Coordinated by the American Library Association, each year a group of librarians from across the country form The Reading List Council with the goal to identify the year’s best books across eight genres. Here are the 2019 winners (for books published in 2018) in Adrenaline, Fantasy, Historical Fiction, Horror, Mystery, Romance, Science Fiction, and Women’s Fiction, plus the short list of runners up in each category. Find new titles in the genre you love, or branch out and find something new to try. You can also find this full list in our library catalog.
Safe Houses by Dan Fesperman
Managing CIA safe houses in 1979 West Berlin, Helen overhears a secret conversation that sends her on the run. Thirty-five years later, a tragedy leads Helen’s daughter to dig into her mother’s secret past, unaware that her mother’s old enemies are still watching. Continue reading “The best of genre reading in 2018”
Chances are some of you haven’t heard of ALA’s Reading List Council, but trust me on this one: Their annual list of top books in several genres is a book lover’s gem. They pick the best in eight genres — including mystery, science fiction, and adrenaline (read: suspense/heart-thumping-page-turner) for adult readers. Librarians love that the Reading List is selected by readers advisory librarians who offer suggestions for similar titles. Readers love getting a list of genre favorites that includes winners and finalists.
To get you started with your holds, here are the 2018 winners (for books published in 2017). And be sure to check the full Reading List where you’ll find sixty-four (64!) reading recommendations.
Fierce Kingdom by Gin Phillips
Joan and her four-year-old son, Lincoln, are enjoying an afternoon outing at the zoo when the unthinkable happens–a mass shooting. Trapped and in tremendous danger, Joan must rely on her bravery and survival instincts to make it out alive. This terrifyingly plausible thriller unfolds in real time.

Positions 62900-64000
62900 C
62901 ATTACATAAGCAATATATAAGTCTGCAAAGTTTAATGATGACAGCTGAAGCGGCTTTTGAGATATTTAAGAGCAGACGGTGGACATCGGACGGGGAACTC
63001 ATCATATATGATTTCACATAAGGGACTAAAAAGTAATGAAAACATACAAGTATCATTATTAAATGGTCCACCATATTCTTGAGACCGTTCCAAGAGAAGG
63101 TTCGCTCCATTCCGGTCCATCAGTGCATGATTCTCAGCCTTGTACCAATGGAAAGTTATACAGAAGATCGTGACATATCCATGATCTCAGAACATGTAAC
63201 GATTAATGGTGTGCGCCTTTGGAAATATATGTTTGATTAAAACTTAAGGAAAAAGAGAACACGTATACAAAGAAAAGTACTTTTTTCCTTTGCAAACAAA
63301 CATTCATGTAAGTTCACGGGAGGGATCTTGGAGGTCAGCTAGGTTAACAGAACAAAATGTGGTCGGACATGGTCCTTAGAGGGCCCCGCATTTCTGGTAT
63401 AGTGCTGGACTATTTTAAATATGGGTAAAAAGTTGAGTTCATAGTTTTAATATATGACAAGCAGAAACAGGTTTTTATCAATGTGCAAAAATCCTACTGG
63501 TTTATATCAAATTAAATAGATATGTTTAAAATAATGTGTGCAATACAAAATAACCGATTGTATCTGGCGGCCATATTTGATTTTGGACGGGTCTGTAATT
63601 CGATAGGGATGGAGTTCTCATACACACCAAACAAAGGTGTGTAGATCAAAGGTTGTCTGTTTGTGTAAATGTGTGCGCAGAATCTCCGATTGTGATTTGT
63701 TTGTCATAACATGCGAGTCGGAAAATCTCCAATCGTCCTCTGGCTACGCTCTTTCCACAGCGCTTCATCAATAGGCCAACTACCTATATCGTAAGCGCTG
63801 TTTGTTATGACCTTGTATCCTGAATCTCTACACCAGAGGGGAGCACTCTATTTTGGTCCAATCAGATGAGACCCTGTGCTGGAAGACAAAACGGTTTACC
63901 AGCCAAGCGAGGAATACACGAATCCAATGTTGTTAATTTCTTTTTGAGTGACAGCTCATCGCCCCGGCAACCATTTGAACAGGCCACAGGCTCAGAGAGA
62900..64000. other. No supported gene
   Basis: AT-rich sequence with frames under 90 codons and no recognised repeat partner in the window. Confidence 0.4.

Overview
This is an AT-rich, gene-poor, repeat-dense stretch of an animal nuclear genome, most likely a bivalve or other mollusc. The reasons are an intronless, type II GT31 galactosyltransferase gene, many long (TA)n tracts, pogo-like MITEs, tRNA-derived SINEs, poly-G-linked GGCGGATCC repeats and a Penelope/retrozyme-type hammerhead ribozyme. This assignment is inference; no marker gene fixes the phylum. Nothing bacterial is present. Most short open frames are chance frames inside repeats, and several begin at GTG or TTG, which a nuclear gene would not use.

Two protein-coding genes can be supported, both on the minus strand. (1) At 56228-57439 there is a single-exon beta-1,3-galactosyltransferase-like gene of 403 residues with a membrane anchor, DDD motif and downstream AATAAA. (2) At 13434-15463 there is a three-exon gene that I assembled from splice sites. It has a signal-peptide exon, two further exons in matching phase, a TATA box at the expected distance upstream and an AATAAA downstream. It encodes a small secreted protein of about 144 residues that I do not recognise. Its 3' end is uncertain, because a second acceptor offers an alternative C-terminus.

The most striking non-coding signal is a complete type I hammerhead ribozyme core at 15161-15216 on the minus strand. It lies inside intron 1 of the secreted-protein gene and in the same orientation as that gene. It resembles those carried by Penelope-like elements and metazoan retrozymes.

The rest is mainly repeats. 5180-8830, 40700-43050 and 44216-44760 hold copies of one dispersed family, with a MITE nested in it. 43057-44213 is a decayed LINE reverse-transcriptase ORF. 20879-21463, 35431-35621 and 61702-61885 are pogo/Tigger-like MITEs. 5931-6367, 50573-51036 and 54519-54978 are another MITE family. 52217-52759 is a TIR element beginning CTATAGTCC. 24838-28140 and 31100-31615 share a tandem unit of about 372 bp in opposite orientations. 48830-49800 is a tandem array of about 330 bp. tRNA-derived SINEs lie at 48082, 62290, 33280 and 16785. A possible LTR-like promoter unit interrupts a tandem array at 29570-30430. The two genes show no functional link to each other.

Continue reading “A genre reading list for library insiders”
For Women’s History Month this year, I’d like to highlight the way fiction can take a real person’s life and help fill in the gaps about what we historically know, using imagination in order to bring that person’s story back. In particular, since the historical register generally focuses on men, women’s full lives were often elided or ignored in the historical record, and thus in history class and history books. Here, then, is a small sampling of novels by women writers bringing back to full, bright life women from history.
Jubilee by Margaret Walker
Grounded in decades of research, Walker tells the story of her great-grandmother Vyry, the child of a white plantation owner and an enslaved woman on his plantation. Through Vyry’s experiences the reader sees life in pre-Civil War Georgia, wartime deprivation, and the promise and hard reality of Reconstruction. Continue reading “Bringing Women’s Stories to Life”
Valentine’s Day is just a few days away! In order to shake things up a bit though I thought I would offer some books that focus on the bonds of friendship rather than romantic relationships. After all, friends are the ones who are there for you before, during and, if it doesn’t work out, after a relationship. You’ll find yourself in some good company with the following books.
Continue reading “Romantic Wednesdays: Love for Friends”